It is difficult to know how you are doing in your particular profession when you are working in creativity and innovation. Creativity in whatever endeavour or context is ruled by small continual loops of perception, judgment and reflection. It is not until you create a body of work in whatever practice or context over a period of time that you, as a creator, gain distance from your work. Even then you begin to wonder whether the work has any immediate or long term value or has made meaningful connections or sense with or for others. As a creator, it is not you who judges the effectiveness and quality of your work, it’s others. So, against this backdrop, it was very nice to suddenly be approached by IBM saying I had been selected to be one of the 100 IBM Global Creative Leaders and would I be happy to participate in their on going global study on human capital management coming off the back of their 2010 Global CEO Global Study - Capitalising on Complexity: Creative Leadership is the Way To Go!
The Creative Leadership Forum
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Predicting the Outcomes of Creativity and Innovation in Organisations - Chairman's Message October 2010.
Our journey of discovering on this topic began almost two years ago when I wanted to try and assess the value of the creative leadership and creativity programmes we were delivering. The more I inquired the more it became apparent, answers were not easy or readily available. The major national research project “Is Australian management creative and innovative?” the Creative Leadership Forum completed in 2008 further complicated the issue when it revealed over 75% of managers said the creativity and innovation training they received was at best ineffectual, at worst a complete waste of time and money. Since 2008, I have had many conversations with senior leaders in organisations in which they were simply trying to define what innovation actually meant in the context of their organisations, before even starting to plan how to develop strategic thinking around the concept of creativity and innovation.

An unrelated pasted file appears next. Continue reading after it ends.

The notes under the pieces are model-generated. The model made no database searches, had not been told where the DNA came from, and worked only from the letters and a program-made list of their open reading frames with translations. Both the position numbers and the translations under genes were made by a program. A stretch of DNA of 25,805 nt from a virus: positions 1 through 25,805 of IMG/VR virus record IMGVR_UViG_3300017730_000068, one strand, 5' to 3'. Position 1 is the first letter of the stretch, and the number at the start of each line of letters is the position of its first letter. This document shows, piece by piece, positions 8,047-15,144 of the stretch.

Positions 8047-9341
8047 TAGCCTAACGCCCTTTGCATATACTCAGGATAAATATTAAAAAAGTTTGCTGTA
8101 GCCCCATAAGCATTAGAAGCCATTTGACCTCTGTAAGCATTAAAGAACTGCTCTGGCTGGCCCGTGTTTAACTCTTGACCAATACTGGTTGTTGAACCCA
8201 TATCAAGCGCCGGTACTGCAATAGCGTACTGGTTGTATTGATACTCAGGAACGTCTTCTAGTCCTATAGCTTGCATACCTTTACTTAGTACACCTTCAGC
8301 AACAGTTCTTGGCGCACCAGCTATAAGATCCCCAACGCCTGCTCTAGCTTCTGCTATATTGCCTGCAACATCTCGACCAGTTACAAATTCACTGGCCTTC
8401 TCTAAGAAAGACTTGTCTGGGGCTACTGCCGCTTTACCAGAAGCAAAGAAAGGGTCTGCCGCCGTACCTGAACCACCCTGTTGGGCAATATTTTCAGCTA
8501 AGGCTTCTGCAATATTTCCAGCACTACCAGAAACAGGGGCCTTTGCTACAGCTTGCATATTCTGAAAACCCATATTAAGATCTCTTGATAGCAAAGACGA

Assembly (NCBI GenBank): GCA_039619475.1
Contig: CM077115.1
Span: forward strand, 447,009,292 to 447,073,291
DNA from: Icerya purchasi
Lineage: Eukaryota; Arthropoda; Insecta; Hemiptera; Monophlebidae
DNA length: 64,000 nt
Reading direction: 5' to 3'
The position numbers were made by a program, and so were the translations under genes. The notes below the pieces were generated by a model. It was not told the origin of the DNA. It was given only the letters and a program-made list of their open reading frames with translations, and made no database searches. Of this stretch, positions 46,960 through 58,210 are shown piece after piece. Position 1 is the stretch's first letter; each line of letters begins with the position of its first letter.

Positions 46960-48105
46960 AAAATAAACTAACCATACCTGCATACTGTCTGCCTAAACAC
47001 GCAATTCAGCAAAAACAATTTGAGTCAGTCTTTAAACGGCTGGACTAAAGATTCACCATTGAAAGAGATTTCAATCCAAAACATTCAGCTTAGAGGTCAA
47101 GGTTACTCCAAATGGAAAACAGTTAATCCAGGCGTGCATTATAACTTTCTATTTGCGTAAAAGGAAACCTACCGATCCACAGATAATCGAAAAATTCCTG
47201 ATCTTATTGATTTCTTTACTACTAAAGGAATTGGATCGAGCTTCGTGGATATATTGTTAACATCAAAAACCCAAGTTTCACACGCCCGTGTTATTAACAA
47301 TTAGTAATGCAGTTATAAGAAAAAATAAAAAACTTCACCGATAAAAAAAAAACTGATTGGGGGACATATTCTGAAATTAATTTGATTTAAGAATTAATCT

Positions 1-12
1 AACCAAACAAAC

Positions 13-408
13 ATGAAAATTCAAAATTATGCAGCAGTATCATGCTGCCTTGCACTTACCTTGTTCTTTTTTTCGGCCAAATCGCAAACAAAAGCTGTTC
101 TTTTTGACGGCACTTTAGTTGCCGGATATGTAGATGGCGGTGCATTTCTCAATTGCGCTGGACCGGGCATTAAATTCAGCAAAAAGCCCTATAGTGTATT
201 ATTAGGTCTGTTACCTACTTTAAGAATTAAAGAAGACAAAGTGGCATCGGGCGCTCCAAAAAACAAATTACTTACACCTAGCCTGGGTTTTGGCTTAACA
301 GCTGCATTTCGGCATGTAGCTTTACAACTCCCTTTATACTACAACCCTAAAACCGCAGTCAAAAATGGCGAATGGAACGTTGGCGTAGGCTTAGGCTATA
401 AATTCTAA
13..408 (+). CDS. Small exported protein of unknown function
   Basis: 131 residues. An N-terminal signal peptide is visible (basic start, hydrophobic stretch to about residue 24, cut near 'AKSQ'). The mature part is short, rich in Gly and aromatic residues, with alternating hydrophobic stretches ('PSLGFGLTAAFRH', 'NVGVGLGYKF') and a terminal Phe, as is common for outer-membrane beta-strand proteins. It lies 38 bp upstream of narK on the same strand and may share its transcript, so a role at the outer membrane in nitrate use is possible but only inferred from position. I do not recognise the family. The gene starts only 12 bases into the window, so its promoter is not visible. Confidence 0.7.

In the past decade, I have listened to many leaders across all sorts of industries and organisations dialogue about innovation but very rarely have I seen organisations actually embody and live the outcomes of these dialogues. Facilitated dialogues and workshops with the endorsement and often participation of company leaders introducing the strategy and tactics of innovation invariably leave participants highly enthused. Yet very often after a relative short period of time, organisations absorb this optimism and little changes. Leaders attest to the many difficulties associated with organisational innovation, not least of which are the political ramifications. Innovation is like a political movement, often polarising entrenched hierarchies, organisational elites and factions. Innovation favours ideators and implementers, those wanting to overthrow the status quo and get on with change, challenging anybody who stands in their way. How a leader handles this ebb and flow of unresolved organisational tension is crucial to the implementation of innovation.